Students' Rights to Privacy

 

There are times when parents telephone the university and request information from various offices about their student. They might want to ask about grades, about whether or not their student is attending classes, about the circumstances of their student's involvement with Judicial Affairs, or whether their son or daughter has scheduled an appointment with the Counseling Center. Even though parents may be making substantial financial contributions to their student's college education, information cannot be provided to them.

Since college students are fully emancipated adults, they are entitled to their right to privacy. It is against the law for our offices to give out student information to anyone without that student's written permission. The Family Educational Right and Privacy Act(FERPA) protects the privacy of student records. (This is sometimes referred to as the Buckley Amendment). The university simply cannot disclose information unless the student consents to such disclosure.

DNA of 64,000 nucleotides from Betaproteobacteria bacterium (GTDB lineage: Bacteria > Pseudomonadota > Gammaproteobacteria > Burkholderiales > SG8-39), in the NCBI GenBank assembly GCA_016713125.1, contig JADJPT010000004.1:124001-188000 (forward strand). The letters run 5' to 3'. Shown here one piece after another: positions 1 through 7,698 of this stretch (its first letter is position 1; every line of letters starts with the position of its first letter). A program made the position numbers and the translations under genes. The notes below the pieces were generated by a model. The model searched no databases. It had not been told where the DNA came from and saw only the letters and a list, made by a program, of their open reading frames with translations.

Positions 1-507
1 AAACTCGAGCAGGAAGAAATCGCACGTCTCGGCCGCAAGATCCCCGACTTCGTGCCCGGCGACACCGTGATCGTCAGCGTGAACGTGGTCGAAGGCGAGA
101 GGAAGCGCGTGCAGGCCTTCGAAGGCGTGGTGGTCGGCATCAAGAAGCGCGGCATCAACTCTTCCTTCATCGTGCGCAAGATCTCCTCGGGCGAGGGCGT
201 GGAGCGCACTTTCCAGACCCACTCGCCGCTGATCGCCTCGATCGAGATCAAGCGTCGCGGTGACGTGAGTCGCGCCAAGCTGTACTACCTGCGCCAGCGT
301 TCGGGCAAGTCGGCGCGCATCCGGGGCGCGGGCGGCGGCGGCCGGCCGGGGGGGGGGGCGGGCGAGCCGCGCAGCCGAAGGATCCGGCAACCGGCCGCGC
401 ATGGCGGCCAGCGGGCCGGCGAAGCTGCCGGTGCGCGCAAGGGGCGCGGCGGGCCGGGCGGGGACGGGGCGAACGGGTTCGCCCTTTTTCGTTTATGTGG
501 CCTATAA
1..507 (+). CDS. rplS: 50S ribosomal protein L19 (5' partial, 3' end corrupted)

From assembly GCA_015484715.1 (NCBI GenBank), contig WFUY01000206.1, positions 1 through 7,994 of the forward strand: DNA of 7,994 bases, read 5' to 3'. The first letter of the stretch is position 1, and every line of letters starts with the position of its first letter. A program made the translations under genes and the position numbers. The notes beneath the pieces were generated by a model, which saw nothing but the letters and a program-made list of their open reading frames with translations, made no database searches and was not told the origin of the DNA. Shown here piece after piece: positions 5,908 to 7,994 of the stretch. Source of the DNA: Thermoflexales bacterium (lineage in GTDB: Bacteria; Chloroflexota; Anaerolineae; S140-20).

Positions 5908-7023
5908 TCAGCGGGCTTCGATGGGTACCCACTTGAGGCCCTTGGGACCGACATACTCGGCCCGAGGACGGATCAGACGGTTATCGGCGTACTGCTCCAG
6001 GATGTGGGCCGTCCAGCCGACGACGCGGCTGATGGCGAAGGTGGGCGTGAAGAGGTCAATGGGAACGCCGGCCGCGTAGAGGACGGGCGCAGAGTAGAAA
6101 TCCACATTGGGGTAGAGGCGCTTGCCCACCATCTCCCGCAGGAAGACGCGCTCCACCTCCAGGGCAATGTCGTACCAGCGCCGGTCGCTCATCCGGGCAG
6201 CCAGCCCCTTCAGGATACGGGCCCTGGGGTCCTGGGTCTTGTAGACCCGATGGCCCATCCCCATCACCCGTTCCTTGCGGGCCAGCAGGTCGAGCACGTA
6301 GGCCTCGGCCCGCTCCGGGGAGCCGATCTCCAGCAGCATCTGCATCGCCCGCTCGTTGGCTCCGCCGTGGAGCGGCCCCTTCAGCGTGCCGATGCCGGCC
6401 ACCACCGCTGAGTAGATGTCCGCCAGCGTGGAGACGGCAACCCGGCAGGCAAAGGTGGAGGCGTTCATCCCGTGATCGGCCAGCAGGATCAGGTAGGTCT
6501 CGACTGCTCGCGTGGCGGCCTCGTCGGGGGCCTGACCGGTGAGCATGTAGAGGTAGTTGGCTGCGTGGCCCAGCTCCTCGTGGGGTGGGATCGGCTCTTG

FERPA does provide an exception for disclosure of otherwise confidential information, but that is strictly reserved for specific health or safety emergency situations. In such cases, parental contact, for example, may be made, with or without the (adult) student's permission.

The best idea is for parents to seek the information they want directly from their son or daughter.

Counselors at the Pitt-Johnstown Counseling Center are not permitted to disclose any information about a student. In fact, they cannot even acknowledge whether or not they have met with any particular student because that would violate their right to privacy. However, our counselors are very willing to listen to information you believe to be important about your student. But please know that without a Consent to the Release of Confidential Information form signed by your student, it will necessarily be a one-sided conversation. Talk openly to your son or daughter about this kind of situation, and they might be willing to allow communication between you and your student's counselor.